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Monetary&fiscalpolicy

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  • 1. Monetary Magnitudes • M1 = Currency with public+ Demand deposits with banks+ Other Deposits with RBI • M2 = M1+ Post Office Deposits • M3 = M1+ Time Deposits with Banks • M4 = M3+ Total Post Office Deposits
  • 2. What is Monetary Policy? • The term monetary policy refers to actions taken by central banks to affect monetary magnitudes or other financial conditions. • Monetary Policy operates on monetary magnitudes or variables such as money supply, interest rates and availability of credit. • Monetary Policy ultimately operates through its influence on expenditure flows in the economy. • In other words affects liquidity and by affecting liquidity, and thus credit, it affects total demand in the economy.
  • 3. Aims of Monetary policy • MP is a part of general economic policy of the govt. • Thus MP contributes to the achievement of the goals of economic policy.
  • 4. Objective of MP may be:
  • 5. Central Bank Objectives • Advanced Economies European Central Bank-Price Stability Japan-Price Stability & financial Stability UK-Inflation USA –Max employment,Stable prices.
  • 6. Price Stability: The Dominant Objective • Price stability does not mean complete year-to-year price stability which is difficult to attain. • Price stability refers to the long run average stability of prices. • Price stability involves avoidance of both inflationary and deflationary pressures. • Price Stability contributes improvements in the standard of living of people. • It promotes saving in the economy while discouraging unproductive investment • It contributes to the overall financial stability of the economy
  • 7. Instruments of Monetary Policy I. Quantitative or General Controls • Bank Rate Policy • Variable Reserve Ratio • Open Market Operations (OMOs) II. Qualitative instruments or Selective Controls
  • 8. Bank Rate Policy • Bank rate is the minimum rate at which the central bank of a country provides loans to the commercial banks. • It is also known as rediscount rate because central banks earlier used to provide finance to commercial banks by rediscounting bills of exchange. • Changes in the bank rate affect the credit creation by banks by altering the cost of credit.
  • 9. Bank Rate &Supply of money • Bank rate is an important component of the supply of money in the economy. • When bank rate increasing the cost of borrowing is high and hence results in the reduction of money supply in the economy. • During the periods of recession ,growth and depression bank rate plays a very important role to increase investment and aggregate demand in the economy .
  • 10. Limitations • Responsiveness of businessmen to changes in the lending rate of interest. For changes in bank rate to cause changes in all the other interest rate in the market a well organised money market is needed. The bank rate can check a boom and inflation but the role in recovery is limited.
  • 11. Variable Reserve Ratios • Banks are required to maintain a certain percentage of their total demand and time deposits in the form of reserves or balances with the RBI • It is called Cash Reserve Ratio or CRR • SLR –Statutory Liquidity Ratio • Since reserves are high-powered money or base money, by varying CRR, RBI can reduce or add to the bank’s required reserves and thus affect bank’s ability to lend. • Present CRR Rate :4.00%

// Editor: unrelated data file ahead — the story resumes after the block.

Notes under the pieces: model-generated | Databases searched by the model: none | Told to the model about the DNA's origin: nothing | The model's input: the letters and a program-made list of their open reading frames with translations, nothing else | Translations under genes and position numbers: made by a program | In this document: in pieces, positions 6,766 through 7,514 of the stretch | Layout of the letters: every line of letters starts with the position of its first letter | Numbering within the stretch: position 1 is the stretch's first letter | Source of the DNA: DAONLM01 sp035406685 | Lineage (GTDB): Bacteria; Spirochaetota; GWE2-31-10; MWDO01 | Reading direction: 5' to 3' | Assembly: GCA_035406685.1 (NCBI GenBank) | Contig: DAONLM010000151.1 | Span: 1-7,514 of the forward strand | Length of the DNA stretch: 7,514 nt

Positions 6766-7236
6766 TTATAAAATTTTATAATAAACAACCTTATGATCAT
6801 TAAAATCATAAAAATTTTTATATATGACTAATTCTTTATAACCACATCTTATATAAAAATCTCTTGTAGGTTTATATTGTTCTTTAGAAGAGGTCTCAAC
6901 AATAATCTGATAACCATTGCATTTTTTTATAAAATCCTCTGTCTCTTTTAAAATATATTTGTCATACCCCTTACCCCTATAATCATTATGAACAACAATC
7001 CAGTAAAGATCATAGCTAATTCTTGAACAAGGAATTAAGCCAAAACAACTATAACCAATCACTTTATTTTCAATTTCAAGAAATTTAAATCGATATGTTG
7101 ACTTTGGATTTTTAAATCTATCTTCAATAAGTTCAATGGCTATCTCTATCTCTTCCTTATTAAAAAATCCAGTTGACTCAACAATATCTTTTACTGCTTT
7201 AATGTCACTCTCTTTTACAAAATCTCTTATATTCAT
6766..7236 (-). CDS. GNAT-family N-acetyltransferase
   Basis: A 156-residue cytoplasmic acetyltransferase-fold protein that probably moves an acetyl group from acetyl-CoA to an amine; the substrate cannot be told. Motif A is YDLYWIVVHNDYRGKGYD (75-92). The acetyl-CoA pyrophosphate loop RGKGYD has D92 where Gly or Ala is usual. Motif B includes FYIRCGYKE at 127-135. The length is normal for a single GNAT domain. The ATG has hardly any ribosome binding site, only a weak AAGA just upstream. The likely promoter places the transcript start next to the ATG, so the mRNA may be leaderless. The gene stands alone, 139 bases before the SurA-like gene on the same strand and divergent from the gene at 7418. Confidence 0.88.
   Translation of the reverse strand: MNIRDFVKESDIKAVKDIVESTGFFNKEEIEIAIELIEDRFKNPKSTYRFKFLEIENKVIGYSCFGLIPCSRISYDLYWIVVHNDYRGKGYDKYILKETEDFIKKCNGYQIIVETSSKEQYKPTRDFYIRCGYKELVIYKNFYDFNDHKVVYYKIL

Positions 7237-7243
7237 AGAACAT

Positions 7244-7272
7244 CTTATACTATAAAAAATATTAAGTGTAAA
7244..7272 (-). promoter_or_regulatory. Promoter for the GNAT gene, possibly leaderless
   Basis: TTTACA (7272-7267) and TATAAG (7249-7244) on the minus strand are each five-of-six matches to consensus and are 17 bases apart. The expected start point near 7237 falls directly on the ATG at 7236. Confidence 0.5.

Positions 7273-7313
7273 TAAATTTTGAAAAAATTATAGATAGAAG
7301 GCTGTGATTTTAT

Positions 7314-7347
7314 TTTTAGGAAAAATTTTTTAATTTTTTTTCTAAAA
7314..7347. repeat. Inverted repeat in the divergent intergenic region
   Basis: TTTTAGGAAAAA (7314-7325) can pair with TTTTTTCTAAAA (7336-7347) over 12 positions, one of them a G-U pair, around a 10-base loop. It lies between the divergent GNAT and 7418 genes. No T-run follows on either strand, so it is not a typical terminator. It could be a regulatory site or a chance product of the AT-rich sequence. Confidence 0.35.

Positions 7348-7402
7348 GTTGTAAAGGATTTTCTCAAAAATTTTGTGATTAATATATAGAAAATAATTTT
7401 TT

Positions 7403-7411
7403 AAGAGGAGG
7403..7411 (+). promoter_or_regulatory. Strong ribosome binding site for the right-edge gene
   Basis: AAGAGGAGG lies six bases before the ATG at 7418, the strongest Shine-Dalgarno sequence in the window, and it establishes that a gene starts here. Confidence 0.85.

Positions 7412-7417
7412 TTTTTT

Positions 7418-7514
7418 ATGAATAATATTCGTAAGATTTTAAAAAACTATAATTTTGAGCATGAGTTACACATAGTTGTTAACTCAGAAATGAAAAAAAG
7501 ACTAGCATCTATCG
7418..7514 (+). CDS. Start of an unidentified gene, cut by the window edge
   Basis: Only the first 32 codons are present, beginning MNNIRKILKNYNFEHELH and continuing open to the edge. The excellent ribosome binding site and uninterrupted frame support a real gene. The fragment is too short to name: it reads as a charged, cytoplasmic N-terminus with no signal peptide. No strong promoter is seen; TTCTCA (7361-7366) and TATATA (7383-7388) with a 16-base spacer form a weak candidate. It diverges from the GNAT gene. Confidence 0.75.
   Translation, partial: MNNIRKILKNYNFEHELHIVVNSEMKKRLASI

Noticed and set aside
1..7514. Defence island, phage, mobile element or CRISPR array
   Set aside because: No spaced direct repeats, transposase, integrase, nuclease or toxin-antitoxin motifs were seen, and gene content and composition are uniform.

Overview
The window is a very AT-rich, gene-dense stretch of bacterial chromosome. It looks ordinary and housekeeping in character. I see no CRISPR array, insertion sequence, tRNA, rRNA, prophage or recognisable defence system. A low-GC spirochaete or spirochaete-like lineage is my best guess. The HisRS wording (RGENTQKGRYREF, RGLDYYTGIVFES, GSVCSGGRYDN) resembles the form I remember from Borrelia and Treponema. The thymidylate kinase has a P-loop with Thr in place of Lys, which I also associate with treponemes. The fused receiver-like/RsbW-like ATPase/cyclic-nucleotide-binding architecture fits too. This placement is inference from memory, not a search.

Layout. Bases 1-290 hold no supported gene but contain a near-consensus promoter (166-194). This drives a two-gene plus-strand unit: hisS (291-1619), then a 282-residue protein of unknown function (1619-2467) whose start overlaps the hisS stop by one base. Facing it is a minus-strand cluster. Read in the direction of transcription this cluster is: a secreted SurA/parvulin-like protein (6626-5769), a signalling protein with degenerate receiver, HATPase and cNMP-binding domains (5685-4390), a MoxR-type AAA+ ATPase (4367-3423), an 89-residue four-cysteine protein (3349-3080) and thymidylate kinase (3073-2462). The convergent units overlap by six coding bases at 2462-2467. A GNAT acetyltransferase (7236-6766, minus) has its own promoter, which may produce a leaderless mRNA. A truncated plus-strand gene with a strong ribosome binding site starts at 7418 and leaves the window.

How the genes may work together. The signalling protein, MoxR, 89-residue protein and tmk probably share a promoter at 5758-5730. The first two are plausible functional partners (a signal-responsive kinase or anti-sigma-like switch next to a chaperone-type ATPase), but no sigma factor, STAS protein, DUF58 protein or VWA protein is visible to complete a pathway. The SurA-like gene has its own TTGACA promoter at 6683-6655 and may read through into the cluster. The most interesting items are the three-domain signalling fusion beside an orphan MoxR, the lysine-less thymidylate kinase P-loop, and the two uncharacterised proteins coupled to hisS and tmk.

• 12. • Statutory Liquidity Ratio (SLR) • In terms of Section 24 (2-A) of the B.R. Act, 1949 all Scheduled Commercial Banks, in addition to • the average daily balance which they are required to maintain under Section 42 of the RBI Act,1934, are required to maintain in India • a) in cash, or • b) in gold valued at a price not exceeding the current market price • c) in unencumbered approved securities valued at a price as specified by the RBI from time to time
  • 13. • At present, all Scheduled Commercial Banks are required to maintain a uniform SLR of 25 per cent of the total of their demand and time liabilities in India as on the last Friday of the second preceding fortnight which is stipulated under section 24 of the B.R. Act, 1949.
  • 14. • an amount of which shall not, at the close of the business on any day, be less than 25 per cent or • such other percentage not exceeding 40 per cent as the RBI may from time to time, by notification • in gazette of India, specify, of the total of its demand and time liabilities in India as on the last • Friday of the second preceding fortnight,
  • 15. OPEN MARKET OPERATIONS • It is another important instrument of credit control. • OMO means the purchase and sale of securities by the central bank of the country. • When central bank sells securities in the open market it receives payment in the form of cheque on one of the commercial banks. • If the purchaser is bank the cheque is drawn against the purchasing bank.
  • 16. USE OF OMO • This method is adopted to make bank rate policy effective. • EX: If member bank do not raise lending rates due to the availability of surplus funds central bank can withdraw surplus funds by sale of securities and compels the members banks to raise the interest rate. • Note: Once the banks purchase securities surplus funds will be reduced and banks borrow from central bank and rate of interest increases.
  • 17. Limitations of OMO • The market for securities in short and long term should be active as in the case of USA and UK. • In India OMO as an instrument did nor play a significant role . • General public do not buy more of government securities.
  • 18. • Qualitative instruments or Selective Controls • It was introduced to check the speculation activities in the market and control the flow of credit selectively. • A method through which credit may be extended to certain areas and contracted to certain other areas . • This method is very useful during the periods of business cycles .